Leykin: We do all the main types of testing (functional, integration, regression, smoke, security, etc), mixing them depending on the project and common sense. We also try to cover as much code as possible with automated tests. Automotive applications bring additional complexity here, because we need to arrange a field test process as well – i.e. to check how the software behaves on particular car models and while driving. To achieve this, we have three options:

  • Build emulation stands using additional hardware such as Raspberry Pi;
  • Use rented/shared cars whenever possible;
  • Involve third-party partners that offer distributed automotive field testing.
How can companies decouple hardware and software development? How easy is this to do?

Leykin: Decoupling is a very powerful principle in general, because it allows modern hardware and software to remain maintainable despite high complexity. It is not always easy, but it is really worth doing. The key idea behind decoupling is to follow the single responsibility principle as much as possible and to have well-defined interfaces between the interacting components.

Specifically, decoupling between hardware and software is typically achieved through two mechanisms:

  • Mapping of function blocks to different devices;
  • Association of symbolic links to the device’s I/O.

System architect starts by defining application(s) logic without caring much about the way it will be distributed/executed on the different devices. Then it is necessary to select the devices and map the execution logic (function blocks) to them. The program automatically calculates the information that needs to be exchanged between the devices. Finally, we need to associate the symbolic links from the logic to the I/Os. If you want to change the hardware device, you simply have to repeat this process again on the new hardware.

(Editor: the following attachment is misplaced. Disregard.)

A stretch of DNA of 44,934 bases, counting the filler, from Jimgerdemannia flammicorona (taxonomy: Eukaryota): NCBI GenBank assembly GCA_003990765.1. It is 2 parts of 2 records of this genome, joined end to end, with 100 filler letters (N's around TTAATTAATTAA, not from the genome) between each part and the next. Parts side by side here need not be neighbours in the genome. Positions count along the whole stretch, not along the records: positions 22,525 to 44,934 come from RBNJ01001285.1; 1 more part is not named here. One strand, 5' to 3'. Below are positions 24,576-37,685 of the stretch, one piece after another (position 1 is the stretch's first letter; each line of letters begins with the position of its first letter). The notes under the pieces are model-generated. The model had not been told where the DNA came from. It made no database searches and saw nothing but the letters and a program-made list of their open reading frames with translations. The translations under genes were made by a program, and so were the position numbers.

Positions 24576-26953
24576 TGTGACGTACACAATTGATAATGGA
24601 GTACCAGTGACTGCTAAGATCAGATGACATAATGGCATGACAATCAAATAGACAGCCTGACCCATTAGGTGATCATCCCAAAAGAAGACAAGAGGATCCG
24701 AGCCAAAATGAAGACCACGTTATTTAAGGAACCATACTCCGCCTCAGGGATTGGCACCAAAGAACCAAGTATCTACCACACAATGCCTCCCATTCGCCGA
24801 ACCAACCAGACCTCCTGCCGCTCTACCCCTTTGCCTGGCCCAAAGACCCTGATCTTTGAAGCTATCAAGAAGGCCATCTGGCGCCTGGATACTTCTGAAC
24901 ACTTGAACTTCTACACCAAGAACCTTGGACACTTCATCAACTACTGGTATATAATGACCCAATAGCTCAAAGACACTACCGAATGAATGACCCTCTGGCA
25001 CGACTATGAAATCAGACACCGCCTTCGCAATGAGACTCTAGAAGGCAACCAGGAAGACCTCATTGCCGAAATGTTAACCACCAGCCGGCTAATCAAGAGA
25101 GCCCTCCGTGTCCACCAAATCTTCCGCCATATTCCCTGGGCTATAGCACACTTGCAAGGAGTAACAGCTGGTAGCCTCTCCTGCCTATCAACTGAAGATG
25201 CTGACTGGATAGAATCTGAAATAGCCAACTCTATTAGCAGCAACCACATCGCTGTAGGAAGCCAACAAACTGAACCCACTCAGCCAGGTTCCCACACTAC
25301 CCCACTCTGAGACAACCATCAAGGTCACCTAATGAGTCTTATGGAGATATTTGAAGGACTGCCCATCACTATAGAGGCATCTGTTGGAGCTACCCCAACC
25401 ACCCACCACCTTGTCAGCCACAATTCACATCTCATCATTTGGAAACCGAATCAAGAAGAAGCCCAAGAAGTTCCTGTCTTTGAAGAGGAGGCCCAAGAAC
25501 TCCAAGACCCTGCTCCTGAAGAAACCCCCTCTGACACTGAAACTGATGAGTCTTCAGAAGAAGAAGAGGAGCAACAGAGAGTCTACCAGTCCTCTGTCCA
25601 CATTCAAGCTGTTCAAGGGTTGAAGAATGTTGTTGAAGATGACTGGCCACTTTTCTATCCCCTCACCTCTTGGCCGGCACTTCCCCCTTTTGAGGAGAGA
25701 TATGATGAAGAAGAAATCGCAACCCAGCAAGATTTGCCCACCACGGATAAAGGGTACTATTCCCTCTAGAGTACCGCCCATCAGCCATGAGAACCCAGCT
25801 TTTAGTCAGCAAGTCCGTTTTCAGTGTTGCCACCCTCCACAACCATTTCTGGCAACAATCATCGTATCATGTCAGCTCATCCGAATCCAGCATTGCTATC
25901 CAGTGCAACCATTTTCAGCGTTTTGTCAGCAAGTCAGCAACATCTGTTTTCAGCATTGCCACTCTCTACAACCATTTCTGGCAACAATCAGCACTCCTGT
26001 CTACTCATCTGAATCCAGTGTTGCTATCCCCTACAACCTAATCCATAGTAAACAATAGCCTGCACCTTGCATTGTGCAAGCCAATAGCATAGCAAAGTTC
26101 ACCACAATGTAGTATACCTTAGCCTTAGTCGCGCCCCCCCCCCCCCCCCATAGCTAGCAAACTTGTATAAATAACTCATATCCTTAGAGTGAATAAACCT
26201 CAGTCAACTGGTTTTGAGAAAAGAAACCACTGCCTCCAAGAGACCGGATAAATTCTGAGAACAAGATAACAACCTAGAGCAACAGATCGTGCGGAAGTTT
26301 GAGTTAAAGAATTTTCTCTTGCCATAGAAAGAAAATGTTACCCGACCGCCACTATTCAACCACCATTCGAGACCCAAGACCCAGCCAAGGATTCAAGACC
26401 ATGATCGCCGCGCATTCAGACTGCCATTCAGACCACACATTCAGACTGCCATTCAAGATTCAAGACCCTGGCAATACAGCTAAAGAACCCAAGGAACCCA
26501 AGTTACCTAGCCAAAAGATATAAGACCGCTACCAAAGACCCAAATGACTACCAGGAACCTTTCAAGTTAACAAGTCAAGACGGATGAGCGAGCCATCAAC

How does one proactively reveal looming software issues with time, cost and quality?

Antonuk: It is important to involve the testing team not at the end of the project, but throughout the entire development process. This is required to make the testing process continuous and ongoing. Each iteration is accompanied by the development of new functionality and testing. Thus, with each iteration we produce a new piece of tested functionality.

For an in-depth investigation of the latest in software testing featuring Bamboo Apps and others, see the June 2023 issue of ATTI

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Rachel's career in journalism has seen her write for various titles at UKi Media & Events within automotive, tire and marine. Currently editor of ATTI, her favourite aspect of the job is interviewing industry experts, including researchers, scientists, engineers and technicians, and learning more about the groundbreaking technologies and innovations that are shaping the future of transportation.